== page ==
Wednesday, September 23, 2009

Jury rules for marijuana reform advocate

Davidson awarded $11,000 from Marijuana Policy Project

Express Staff Writer

Marijuana legal reformer Ryan Davidson testifies last week at a trial in Blaine County 5th District Court, where he was alleging breach of contract against the national Marijuana Policy Project. A jury ruled in Davidsonís favor Friday afternoon and awarded him $11,000. At left is Davidsonís attorney, Charles Johnson. Photo by David N. Seelig

A Blaine County jury ruled Friday afternoon that the national Marijuana Policy Project breached a contract when it pulled the plug in 2004 on a grant for pot law reformer Ryan Davidson.

The jury, however, awarded Davidson only $11,000 of the $44,000 in grant balance that he was seeking.

"Obviously, I was hoping for the full amount, but I was happy that the jury decided there was breach of contract by MPP," Davidson said.

Davidson filed his lawsuit against the organization in 2008. Marijuana Policy Project initially funded his campaign in 2004 for placing marijuana reform initiatives on ballots for city elections in Hailey, Ketchum and Sun Valley. The organization canceled Davidson's $60,000 grant when all three cities rejected his initiative petitions.

Davidson continued his pro-marijuana campaign anyway and in 2006 won a victory over the city of Sun Valley when the Idaho Supreme Court ruled that cities do not have the right to determine the constitutionality of proposed initiatives. Davidson also succeeded in having marijuana reform initiatives approved in Hailey in 2007 and 2008, though the measures were ruled illegal for the most part in 2009.

The trial of Davidson's lawsuit started Wednesday in Blaine County 5th District Court. Closing arguments were heard Friday morning.

"Ryan Davidson had success, so he is entitled to payment under the grant," said Davidson's attorney, Charles Johnson. "Really, he should be a hero of MPP, shouldn't he? They owe him a debt of gratitude. He paved the way for marijuana initiative drives in Idaho."

Marijuana Policy Project's attorney, Aaron Thompson, said Davidson failed to meet milestones in the campaign as required by the organization.

"They wanted to get it on the ballot in 2004," Thompson said. "That's what MPP contracted with Mr. Davidson to do. Did he accomplish that? No."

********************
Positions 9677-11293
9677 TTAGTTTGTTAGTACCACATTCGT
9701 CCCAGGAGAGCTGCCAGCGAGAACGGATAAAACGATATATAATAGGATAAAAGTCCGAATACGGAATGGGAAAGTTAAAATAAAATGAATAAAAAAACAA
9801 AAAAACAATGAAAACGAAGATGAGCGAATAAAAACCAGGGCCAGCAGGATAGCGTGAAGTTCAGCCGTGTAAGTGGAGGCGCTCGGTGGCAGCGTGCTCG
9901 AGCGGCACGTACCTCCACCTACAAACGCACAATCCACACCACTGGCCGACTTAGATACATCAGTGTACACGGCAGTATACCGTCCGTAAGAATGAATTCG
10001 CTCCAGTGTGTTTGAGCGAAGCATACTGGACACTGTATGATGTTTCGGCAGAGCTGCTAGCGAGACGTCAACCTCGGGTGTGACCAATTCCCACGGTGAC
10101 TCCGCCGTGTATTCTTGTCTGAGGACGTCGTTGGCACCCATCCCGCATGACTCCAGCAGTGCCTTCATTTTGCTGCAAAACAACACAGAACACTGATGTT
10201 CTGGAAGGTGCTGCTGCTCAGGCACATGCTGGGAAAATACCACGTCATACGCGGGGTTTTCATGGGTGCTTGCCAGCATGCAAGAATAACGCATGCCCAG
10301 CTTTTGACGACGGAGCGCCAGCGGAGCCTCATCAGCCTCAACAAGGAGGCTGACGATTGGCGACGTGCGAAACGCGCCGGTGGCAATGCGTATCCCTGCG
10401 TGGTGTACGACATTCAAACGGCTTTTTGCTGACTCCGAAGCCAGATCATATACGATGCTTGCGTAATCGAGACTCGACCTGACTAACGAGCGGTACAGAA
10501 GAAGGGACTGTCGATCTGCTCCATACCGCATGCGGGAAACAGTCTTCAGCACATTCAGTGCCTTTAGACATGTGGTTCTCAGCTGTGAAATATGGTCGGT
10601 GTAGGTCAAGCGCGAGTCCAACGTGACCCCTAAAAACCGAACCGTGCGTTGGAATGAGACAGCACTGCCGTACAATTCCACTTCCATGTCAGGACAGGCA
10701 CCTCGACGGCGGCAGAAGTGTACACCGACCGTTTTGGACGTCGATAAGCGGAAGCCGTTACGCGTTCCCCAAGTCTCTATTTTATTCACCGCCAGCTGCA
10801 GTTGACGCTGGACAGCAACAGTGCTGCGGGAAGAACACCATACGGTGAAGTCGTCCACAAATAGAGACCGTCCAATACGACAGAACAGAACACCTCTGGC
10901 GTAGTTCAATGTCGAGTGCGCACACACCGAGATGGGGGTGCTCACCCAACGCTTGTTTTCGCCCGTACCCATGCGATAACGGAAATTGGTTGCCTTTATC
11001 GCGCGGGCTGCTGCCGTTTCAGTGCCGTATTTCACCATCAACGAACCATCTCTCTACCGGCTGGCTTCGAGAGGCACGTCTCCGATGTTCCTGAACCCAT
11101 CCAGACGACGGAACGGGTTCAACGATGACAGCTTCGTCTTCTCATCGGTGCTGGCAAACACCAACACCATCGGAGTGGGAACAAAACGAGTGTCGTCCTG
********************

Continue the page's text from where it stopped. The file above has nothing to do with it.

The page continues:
The eight-women, four-man jury deliberated for about three hours before reaching a decision.

Davidson said he feels vindicated by the verdict.

"The jury didn't like what MPP did to us," he said. "They gave me a little bit. It's time to move on. It kind of wraps up this five-year thing."

Marijuana Policy Project Executive Director Rob Kampia, who testified at the trial, could not be reached for comment.

Hailey resident Robert Blakeley, who assisted Davidson with the Wood River Valley marijuana campaign, called the jury's ruling a "moral victory."

"They'd come to the conclusion fairly early in the trial that something was amiss," Blakeley said. "Honestly, what MPP did was kind of underhanded. I hope it sends them the message that they can't just pull the rug out from anyone."

Despite the victory, Blakeley said he doubts he'll get any of the money.

"I wasn't a party to the lawsuit, but in my mind, based on the time and money I put into it, yeah, I think I should get something" he said. "But I don't know if Ryan's going to see it that way."

Blakeley said there's little likelihood that he and Davidson will start any more marijuana reform initiative drives in Blaine County.

"What we did here could be used to help with any other marijuana initiatives," he said. "We may do a statewide initiative, but we need funding."

But Davidson said he's not so sure his work is finished in Blaine County.

"Never say never," he said.

Terry Smith:

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